Dike, Norman Staunton, Jr., born 19-05-1918, in Brooklyn, New York, the son of a New York State Supreme Court judge, Norman Staunton Dike Sr. He was a 1937 graduate of St. Paul’s School and a 1941 graduate of Brown University. He studied at Yale Law School prior to June 1942 but did not graduate at that time.
Dike became a lieutenant in the US Army some time before 25-05-1942. In England immediately before the 506th Parachute Infantry Regiment , Easy Company, departed for the D-Day marshaling areas, Lieutenant Dike was listed as the regimental S-2 (intelligence officer) (several other officers were specified as being either first or second lieutenants but Dike was only listed as a lieutenant). Norman Dike here on the left with1LT William Schable, 2LT Peter Baranoski, 1LT Eugene Dance, and 1LT Edward Halley.
Dike was transferred from Division HQ to Easy Company, 2nd Battalion, 506th Parachute Infantry Regiment, 101st Airborne Division under command of General Maxwell Taylor
in the first week of November 1944, becoming Company Commander. During the assault on Foy, Dike had ordered a platoon to go on a flanking mission around the rear of the town. During their charge, he ordered them to take cover. His subordinates informed him they were going to get killed because they were sitting ducks. At the same time, Captain Richard “Dick” Winters,
former commander of Easy Company and the Battalion executive officer, tried radioing him to tell him the same thing. Having no idea how to control the situation, Dike froze. Carwood “The Man” Lipton, at that time the company’s first sergeant, later put it: “He fell apart.” He was relieved during fighting at Foy by First Lieutenant Ronald Charles Speirs under orders from Captain Winters, then moved on to become an aide to Maxwell Taylor, 101st Airborne Division. Lieutenant Speirs survived the war and died 11-04-2007, age 86, in Saint Marie, Valley County, Montana, USA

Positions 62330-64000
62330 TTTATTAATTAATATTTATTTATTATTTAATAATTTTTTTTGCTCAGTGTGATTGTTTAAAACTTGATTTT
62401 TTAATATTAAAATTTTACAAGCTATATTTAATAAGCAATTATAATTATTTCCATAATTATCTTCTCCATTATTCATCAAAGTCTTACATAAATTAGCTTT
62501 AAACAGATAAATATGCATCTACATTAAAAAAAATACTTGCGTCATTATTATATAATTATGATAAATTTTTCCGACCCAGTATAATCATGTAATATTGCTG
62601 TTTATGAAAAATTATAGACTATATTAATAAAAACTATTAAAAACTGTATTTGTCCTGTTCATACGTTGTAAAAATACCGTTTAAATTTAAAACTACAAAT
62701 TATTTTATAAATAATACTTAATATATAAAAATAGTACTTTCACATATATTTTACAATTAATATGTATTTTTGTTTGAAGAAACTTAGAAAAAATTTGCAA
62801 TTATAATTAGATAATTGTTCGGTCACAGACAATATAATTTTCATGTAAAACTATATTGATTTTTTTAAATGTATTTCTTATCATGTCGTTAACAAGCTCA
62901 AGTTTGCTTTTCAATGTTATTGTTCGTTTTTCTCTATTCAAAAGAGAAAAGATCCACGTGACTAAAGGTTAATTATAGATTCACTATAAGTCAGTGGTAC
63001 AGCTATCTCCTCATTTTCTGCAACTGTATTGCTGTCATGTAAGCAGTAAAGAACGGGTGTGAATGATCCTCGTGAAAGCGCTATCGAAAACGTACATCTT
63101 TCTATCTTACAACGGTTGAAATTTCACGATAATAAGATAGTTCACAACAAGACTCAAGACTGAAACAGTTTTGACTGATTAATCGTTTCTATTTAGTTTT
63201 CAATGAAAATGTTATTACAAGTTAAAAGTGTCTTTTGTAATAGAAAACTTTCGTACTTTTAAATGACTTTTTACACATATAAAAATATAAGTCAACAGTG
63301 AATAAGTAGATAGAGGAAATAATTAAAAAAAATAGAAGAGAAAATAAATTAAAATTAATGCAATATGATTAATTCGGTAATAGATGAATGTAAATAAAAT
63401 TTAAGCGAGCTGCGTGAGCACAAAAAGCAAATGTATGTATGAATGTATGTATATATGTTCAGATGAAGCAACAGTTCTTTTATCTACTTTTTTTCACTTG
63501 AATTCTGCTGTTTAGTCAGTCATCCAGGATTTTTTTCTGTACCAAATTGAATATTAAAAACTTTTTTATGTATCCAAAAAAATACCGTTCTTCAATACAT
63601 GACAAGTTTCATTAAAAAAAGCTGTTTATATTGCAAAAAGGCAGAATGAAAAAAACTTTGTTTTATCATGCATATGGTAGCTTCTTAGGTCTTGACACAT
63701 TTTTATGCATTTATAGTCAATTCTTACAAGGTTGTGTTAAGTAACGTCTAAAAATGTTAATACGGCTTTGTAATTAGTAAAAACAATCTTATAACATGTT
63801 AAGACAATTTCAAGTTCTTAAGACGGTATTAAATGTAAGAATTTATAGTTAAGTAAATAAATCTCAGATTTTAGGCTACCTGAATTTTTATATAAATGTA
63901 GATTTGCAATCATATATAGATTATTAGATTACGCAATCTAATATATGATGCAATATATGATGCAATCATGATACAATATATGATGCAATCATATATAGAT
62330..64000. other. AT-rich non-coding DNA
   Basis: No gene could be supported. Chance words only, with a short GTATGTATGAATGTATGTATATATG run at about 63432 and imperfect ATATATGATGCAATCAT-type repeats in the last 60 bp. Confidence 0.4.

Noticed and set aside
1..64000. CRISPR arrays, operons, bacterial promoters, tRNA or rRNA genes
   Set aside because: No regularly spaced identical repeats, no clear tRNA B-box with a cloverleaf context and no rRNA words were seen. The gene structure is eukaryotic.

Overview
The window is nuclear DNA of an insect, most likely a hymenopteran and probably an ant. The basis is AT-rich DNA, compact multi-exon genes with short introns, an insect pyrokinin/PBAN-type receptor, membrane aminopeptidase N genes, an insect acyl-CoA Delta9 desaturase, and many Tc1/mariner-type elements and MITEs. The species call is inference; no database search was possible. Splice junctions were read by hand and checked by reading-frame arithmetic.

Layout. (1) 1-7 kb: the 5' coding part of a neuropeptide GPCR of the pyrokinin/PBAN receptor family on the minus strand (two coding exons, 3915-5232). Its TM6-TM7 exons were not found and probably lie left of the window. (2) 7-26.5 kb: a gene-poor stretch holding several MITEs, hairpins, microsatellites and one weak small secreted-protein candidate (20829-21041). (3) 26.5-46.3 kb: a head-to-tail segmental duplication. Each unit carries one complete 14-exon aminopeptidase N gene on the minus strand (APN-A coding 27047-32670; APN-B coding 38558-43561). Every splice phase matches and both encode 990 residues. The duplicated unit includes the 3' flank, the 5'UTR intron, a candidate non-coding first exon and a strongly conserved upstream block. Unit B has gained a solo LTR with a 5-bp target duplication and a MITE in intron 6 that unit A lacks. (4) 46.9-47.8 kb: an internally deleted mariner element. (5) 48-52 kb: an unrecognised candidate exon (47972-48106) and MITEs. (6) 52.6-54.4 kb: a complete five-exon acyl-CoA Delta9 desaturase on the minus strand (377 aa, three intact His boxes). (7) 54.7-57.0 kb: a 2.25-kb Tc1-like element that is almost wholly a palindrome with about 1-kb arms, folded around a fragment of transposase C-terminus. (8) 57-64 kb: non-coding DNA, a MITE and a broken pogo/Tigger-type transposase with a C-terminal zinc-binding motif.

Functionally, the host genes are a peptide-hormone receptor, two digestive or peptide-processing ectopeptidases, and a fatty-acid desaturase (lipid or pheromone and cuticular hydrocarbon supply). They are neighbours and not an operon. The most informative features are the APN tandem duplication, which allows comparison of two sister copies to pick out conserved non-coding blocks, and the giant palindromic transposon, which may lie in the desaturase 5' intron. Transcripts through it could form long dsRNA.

Dike was awarded a Bronze Star for his action at Uden, Holland, with the 101st Airborne Division between 23 and 25 September 1944, in which he “organized and led scattered groups of parachutists in the successful defense of an important road junction on the vital Einhoven (sic)-Arnhem Supply Route against superior and repeated attacks, while completely surrounded.”
Dike was awarded a second Bronze Star for his action at Bastogne, in which “he personally removed from an exposed position, in full enemy view, three wounded members of his company, while under intense small arms fire” on 03-01-1945. He then moved on to become an aide to Maxwell Taylor, 101st Airborne Division
After World War II, Dike remained in the Army Active Reserve and served during the Korean War, eventually attaining the rank of lieutenant colonel. He resigned in 1957.
Dike received his law degree from Yale Law School in 1947. He became a member of the New York Bar in 1949 and the District of Columbia Bar in 1954. From 1950–1953, he was a U.S. Commissioner in Japan. He also worked for the Central Intelligence Agency from 1951–1953. He practiced law in New York City and in Washington, DC. In 1960, he became a permanent resident of Switzerland. He was an officer of the U.S. Uranium Company, United Western Minerals Company and other oil and mining interests in Santa Fe, New Mexico, and Las Vegas, Nevada.
Death and burial ground of Dike, Norman Staunton, Jr.
He died in Rolle, Switzerland, on 23-06-1989, age 71 and is buried at West Thompson Cemetery Thompson, Windham County, Connecticut, VS.